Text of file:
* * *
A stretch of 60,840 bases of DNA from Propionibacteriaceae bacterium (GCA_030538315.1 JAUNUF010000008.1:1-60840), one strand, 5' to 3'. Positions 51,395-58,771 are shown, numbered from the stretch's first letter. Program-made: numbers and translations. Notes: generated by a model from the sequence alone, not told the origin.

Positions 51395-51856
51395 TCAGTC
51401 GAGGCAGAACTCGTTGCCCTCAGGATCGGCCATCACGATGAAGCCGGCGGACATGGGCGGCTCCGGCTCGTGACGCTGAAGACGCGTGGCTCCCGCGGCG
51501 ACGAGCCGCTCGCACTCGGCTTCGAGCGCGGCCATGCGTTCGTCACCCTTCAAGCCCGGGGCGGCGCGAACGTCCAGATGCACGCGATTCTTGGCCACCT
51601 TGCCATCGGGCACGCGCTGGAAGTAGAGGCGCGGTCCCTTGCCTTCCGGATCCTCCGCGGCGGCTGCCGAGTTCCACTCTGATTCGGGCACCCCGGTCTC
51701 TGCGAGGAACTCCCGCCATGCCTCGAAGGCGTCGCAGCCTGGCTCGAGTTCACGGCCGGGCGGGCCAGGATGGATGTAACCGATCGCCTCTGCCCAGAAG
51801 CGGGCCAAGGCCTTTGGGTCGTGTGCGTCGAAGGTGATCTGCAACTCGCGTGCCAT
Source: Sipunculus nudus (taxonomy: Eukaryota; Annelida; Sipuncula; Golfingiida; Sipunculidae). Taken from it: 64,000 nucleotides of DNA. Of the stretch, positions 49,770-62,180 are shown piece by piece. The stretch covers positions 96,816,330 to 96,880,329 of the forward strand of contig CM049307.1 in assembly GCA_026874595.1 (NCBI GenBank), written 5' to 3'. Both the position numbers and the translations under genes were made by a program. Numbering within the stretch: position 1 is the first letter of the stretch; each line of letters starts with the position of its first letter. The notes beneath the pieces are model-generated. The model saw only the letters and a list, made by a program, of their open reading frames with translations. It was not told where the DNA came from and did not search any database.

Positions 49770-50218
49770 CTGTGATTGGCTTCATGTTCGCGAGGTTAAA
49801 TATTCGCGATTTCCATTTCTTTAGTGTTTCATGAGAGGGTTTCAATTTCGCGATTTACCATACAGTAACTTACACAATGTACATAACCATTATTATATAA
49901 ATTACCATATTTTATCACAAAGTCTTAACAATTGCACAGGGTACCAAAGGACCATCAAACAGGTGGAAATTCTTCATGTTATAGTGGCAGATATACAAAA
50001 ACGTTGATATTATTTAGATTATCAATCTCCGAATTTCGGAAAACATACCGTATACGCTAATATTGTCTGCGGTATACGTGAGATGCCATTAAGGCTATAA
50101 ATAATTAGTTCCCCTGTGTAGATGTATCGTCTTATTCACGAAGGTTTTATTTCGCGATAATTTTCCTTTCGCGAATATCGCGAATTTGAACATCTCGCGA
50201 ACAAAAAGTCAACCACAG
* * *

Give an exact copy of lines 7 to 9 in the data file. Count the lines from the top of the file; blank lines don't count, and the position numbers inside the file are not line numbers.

51701 TGCGAGGAACTCCCGCCATGCCTCGAAGGCGTCGCAGCCTGGCTCGAGTTCACGGCCGGGCGGGCCAGGATGGATGTAACCGATCGCCTCTGCCCAGAAG
51801 CGGGCCAAGGCCTTTGGGTCGTGTGCGTCGAAGGTGATCTGCAACTCGCGTGCCAT
Source: Sipunculus nudus (taxonomy: Eukaryota; Annelida; Sipuncula; Golfingiida; Sipunculidae). Taken from it: 64,000 nucleotides of DNA. Of the stretch, positions 49,770-62,180 are shown piece by piece. The stretch covers positions 96,816,330 to 96,880,329 of the forward strand of contig CM049307.1 in assembly GCA_026874595.1 (NCBI GenBank), written 5' to 3'. Both the position numbers and the translations under genes were made by a program. Numbering within the stretch: position 1 is the first letter of the stretch; each line of letters starts with the position of its first letter. The notes beneath the pieces are model-generated. The model saw only the letters and a list, made by a program, of their open reading frames with translations. It was not told where the DNA came from and did not search any database.